This article is one in a series of Instructables articles about DIY technology. The full list can be seen here.
All photos here taken by Tim Trueman. Used with permission. More can be seen here.
Step 1: Getting Started
The drones are also known as UAVs (unmanned aerial vehicle) and are essentially remote control planes with an extra computer brain, the autopilot, to control the flight. There are a few choices for the autopilot and prices for a full kit range from $200 to $800. Different kits have different abilities. Some are better in worse weather, or more accurate, or are open-source. It all depends on your intended use.
Chris Anderson, from DIY Drones, gives an intro to a drone here:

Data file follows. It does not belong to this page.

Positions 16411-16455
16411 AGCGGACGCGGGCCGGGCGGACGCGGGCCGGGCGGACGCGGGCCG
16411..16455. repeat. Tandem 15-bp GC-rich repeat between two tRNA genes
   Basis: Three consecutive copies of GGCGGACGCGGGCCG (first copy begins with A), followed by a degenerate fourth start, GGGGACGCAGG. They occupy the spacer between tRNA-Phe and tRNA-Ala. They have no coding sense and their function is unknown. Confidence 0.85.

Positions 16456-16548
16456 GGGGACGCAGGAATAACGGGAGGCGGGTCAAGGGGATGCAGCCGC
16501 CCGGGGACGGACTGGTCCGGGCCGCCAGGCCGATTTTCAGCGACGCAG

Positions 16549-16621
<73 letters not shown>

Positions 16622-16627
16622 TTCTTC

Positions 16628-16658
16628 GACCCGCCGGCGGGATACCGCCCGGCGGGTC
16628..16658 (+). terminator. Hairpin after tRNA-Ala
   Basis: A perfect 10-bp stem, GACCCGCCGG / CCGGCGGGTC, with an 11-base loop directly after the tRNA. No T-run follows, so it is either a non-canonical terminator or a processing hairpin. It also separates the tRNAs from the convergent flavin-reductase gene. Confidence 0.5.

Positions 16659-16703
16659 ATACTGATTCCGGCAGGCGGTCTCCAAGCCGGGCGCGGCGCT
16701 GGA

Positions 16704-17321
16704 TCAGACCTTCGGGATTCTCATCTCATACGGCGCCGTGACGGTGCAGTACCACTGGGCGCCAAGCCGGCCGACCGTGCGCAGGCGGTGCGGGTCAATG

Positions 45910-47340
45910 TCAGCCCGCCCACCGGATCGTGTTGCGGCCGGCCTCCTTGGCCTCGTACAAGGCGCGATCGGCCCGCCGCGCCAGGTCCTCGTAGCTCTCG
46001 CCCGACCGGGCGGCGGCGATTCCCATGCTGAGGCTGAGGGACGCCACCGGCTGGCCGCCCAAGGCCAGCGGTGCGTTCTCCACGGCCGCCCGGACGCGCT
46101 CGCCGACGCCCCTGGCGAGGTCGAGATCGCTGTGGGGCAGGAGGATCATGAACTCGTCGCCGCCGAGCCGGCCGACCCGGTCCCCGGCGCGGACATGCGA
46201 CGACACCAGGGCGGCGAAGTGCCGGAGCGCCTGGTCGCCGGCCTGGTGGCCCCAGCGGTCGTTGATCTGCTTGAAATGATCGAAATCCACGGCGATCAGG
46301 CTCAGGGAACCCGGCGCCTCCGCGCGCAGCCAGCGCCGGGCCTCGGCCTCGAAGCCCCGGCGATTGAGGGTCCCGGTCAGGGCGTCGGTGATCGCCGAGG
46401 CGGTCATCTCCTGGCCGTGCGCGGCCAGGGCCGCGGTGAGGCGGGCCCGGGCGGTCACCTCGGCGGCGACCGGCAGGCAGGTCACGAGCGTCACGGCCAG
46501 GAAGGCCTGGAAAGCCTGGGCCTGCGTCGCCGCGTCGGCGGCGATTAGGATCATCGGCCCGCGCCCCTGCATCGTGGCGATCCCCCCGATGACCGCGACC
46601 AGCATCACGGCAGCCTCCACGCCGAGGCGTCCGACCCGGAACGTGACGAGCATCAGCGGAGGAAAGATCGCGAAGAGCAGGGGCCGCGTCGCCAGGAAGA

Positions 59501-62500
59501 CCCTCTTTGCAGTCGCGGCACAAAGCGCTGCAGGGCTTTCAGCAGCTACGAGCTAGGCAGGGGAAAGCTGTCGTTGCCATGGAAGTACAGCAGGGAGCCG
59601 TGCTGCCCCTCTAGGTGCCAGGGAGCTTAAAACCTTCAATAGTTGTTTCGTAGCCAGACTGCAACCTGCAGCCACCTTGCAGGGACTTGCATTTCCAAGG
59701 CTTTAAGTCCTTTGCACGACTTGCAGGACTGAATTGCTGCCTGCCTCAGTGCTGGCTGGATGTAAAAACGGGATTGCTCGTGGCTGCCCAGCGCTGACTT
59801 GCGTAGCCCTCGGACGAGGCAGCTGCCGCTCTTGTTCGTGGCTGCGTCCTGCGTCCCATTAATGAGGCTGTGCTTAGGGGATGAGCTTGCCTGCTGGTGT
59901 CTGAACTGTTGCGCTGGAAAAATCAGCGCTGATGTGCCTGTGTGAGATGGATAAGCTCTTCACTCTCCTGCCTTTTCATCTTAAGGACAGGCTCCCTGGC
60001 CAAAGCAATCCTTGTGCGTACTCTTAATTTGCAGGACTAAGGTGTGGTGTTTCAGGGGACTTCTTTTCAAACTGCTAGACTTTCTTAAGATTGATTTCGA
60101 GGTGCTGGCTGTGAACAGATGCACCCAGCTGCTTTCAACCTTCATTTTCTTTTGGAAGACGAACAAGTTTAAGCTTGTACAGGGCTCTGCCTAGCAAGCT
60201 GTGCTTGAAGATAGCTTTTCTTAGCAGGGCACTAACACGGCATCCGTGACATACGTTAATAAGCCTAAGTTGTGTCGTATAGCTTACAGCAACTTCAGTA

The UAVs a ren’t completely automatic, though. They still need a RC pilot to take over the controls for takeoffs and landings. So before there’s any consideration of what to do with the UAV in the air, the first goal is to get some good RC skills or partner up with someone else who’s already good at it. If you’re completely new to this, it’s a good idea to find a local RC club and get some advice from the members. You’ll probably find them soon enough anyway if you do decide to continue with UAVs as any hobby is more fun with fellow enthusiasts.
Step 2: Take to the Skies
With a safe place to fly, it’s time to get the UAV in the air and have some fun with it. Set up a circuit or a series of waypoints and you’re good to go. If the plane or helicopter can lift a decent payload, pop a camera in there as well for some cool footage from the skies. Just be sure to be safe with it, have fun learning, and share what you find out with others. Have fun!
DIY Drones - The place to start
ArduPilot - A full-featured autopilot